Art@Site Richard Serra Intersection Basel

Richard Serra



Serra let’s us experience space
I don't know how your things are going, but when I see an artpiece by Richard Serra I walk upon it. I don't make at first an in-depth analysis of the shapes, sizes, colors and so on.
I walk in between two plates, and know what I feel only after it’s permeated to me. The steel slabs which tend to another give me stress and a sense of constriction. The blades which create space and bow from each other, makes me see more and more air and light, leaving me with ease and joy. The panels which curve with each other, make me tensioned because the end point is out of my sight.
Richard Serra wants us to experience different sorts of spaces with Intersection, in my opinion. Serra does this with limited means (four panels). The scale is that big, that we cannot escape it. Although Intersection is strict and formal, it is very interesting and joyful to walk through and along it.
By Theo,

Serra laat ons ruimten ervaren
Ik weet het niet hoe het u vergaat, maar als ik een kunstwerk van Richard Serra zie stap ik daar op af. Dan maak ik niet eerst een uitgebreide analyse van vormen, kleuren en dergelijke.
Ik loop tussen twee platen door en weet pas wanneer ik iets voel nadat het tot mij doorgedrongen is. Bij de stalen schijven die naar elkaar neigen voel ik beklemming en onrust. Bij de bladen die ruimte maken en van elkaar af buigen, zie ik steeds meer lucht en licht waardoor ik lichtheid en vrolijkheid voel. Bij de platen die met elkaar mee buigen voel ik spanning doordat het eindpunt buiten mijn zicht ligt.
Met Intersection wil Richard Serra ons verschillende ruimten laten ervaren, volgens mij. Dit doet Serra door gebruik te maken van weinig middelen (vier stalen platen). De schaal is dermate groot, dat wij niet kunnen ontsnappen. Hoewel Intersection een strenge en formele indruk maakt, is het interessant en plezierig om erdoor en er langs te lopen.
By Theo,
Bei zweien der vier Platten liegt die gedachte Kegelspitze oben, bei zweien unten. Das Auge nimmt hingegen - aufgrund der Neigung - je die äusseren und die inneren beiden Platten als Einheit wahr. Durch die verschiedenen Öffnungswinkel enstehen drei Zwischenräume, die beim Begehen ganz unterschiedliche Eindrücke hinterlassen: mal beklemmend, mal erhebend, mal "beschützt".
Richard Serra, *1939 San Francisco.
Intersection, 1992.
Vier identische Kegelausschnitte, 12.4m bzw. 13m lang (entlang der Kreissehne), 3.7m hoch, 5.4cm dick.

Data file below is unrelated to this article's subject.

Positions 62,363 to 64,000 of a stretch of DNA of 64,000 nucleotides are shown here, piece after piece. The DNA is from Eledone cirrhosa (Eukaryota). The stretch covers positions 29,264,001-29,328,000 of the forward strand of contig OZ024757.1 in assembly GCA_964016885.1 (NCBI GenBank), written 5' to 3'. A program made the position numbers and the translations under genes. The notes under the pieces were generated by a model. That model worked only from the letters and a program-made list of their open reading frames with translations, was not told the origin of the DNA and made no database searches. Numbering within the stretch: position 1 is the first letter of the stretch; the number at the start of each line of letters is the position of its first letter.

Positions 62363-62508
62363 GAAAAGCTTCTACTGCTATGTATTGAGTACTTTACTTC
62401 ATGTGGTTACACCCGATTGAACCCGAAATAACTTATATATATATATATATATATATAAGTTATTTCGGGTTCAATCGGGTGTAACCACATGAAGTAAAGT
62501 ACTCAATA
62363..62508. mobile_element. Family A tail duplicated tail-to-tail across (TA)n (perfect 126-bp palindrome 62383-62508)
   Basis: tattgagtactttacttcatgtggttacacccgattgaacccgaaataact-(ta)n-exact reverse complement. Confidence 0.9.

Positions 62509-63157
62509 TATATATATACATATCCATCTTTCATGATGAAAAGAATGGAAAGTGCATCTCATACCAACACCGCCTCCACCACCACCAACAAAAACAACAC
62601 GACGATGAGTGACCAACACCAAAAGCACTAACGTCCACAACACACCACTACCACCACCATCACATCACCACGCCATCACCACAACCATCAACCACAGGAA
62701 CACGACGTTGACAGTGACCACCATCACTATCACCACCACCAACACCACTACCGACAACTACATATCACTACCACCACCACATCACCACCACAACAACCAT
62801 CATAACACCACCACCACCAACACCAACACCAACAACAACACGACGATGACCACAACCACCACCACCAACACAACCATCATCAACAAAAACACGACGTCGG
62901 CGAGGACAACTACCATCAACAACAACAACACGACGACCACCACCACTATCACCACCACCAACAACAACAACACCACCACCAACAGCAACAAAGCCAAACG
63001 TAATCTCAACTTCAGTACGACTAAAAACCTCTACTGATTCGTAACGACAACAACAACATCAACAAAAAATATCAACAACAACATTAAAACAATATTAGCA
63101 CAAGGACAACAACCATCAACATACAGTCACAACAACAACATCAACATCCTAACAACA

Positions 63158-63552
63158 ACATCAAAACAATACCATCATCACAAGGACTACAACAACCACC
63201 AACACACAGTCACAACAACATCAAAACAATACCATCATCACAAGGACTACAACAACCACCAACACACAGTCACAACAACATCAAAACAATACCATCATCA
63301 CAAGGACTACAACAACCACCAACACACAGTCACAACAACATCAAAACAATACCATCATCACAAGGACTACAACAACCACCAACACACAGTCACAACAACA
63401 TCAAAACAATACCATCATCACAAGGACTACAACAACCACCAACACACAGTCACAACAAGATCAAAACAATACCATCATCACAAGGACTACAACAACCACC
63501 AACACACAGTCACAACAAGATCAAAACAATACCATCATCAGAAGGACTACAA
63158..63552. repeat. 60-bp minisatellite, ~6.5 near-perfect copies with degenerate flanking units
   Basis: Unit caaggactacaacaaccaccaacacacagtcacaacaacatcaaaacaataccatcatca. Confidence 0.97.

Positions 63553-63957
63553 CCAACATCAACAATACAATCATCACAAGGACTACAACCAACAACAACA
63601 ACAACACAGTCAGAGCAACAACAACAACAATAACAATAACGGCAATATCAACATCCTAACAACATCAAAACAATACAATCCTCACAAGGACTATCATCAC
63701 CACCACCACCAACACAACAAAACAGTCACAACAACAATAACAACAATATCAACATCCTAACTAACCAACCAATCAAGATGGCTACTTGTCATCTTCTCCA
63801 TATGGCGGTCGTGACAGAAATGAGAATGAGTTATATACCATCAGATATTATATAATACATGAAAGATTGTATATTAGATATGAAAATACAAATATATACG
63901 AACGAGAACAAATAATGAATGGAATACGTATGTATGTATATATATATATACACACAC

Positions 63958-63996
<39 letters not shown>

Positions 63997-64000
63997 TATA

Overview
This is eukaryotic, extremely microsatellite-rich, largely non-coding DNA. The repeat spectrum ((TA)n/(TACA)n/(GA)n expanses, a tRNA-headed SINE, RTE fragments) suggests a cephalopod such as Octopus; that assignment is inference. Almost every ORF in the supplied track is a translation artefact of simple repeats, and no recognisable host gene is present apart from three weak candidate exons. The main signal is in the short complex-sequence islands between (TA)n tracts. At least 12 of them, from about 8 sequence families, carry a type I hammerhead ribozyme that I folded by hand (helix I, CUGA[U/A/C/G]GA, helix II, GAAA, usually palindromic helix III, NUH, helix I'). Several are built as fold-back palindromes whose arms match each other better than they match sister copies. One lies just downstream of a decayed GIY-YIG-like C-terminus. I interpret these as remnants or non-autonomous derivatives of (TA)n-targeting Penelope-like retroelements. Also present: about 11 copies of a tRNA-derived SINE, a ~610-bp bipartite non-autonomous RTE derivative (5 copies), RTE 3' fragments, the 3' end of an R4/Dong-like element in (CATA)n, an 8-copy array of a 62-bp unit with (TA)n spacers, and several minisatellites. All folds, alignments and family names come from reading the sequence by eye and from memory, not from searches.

Standort: Theaterplatz. Eigentümer: Öffentliche Kunstsammlungen Basel
lightly younger than the Minimalist artists, Serra has intensified a quality of their work—a heightening of the viewer's physical self-awareness in relation to the art object. In early works of Serra's, heavy metal slabs stood in precarious balance; any close look at them was a charged affair. Intersection II, similarly, sensitizes its visitors, inviting them under and between its massive walls—which, they will find, exert an enormous psychic pressure.
That pressure arises from the weight, height, and leaning angles of the walls, and from their variously dark and rusted surfaces. It is tempered by the elegant precision of their lines and the satisfying logic of their arrangement. The slopes and placements of the great steel curves produce two outer spaces that invert each other at floor and ceiling, one being wide where the other is narrow. Meanwhile the central space is a regular yet biased ellipse. Whether these spaces are experienced as intimate or threateningly claustrophobic, what Serra has said of his earlier work applies: "The viewer in part became the subject matter of the work, not the object. His perception of the piece resided in his movement through the piece, [which] became more involved with anticipation, memory, and time, and walking and looking, rather than just looking at a sculpture the way one looks at a painting."
Richard Serra (born November 2, 1938) is an American artist involved in the Process Art Movement. He lives and works in Tribeca, New York and on the North Fork, Long Island.
Around 1970, Serra shifted his activities outdoors, focusing on large-scale site-specific sculpture. Serra often constructs site-specific installations, frequently on a scale that dwarfs the observer. His site-specific works challenge viewers' perception of their bodies in relation to interior spaces and landscapes, and his work often encourages movement in and around his sculptures. Most famous is the "Torqued Ellipse" series, which began in 1996 as single elliptical forms inspired by the soaring space of the early 17th century Baroque church San Carlo alle Quattro Fontane in Rome. Made of huge steel plates bent into circular sculptures with open tops, they rotate upward as they lean in or out.
Serra usually begins a sculpture by making a small maquette (or model) from flat plates at an inch-to-foot ratio: a 40-foot piece will start as a 40-inch model. He often makes these models in lead as it is "very malleable and easy to rework continuously." He then consults a structural engineer, who specifies how the piece should be made to retain its balance and stability. The steel pieces are fabricated in Wetzlar, Germany. The steel he uses takes about 8–10 years to develop its characteristic dark, even patina of rust. Once the surface is fully oxidized, the color will remain relatively stable over the piece's life.
Serra's first larger commissions were mostly realized outside the United States. Shift (1970–72) consists of six walls of concrete zigzag across a grassy hillside in King City, Ontario. Spin Out (1972–73), a trio of steel plates facing one another, is situated on the grounds of the Kröller-Müller Museum in Otterlo, the Netherlands (Schunnemunk Fork (1991), a work similar to that of his in the Netherlands can be found in Storm King Art Center in Upstate New York.) Part of a series works involving round steelplates, Elevation Circles: In and Out (1972–77) was installed at Schlosspark Haus Weitmar in Bochum, Germany.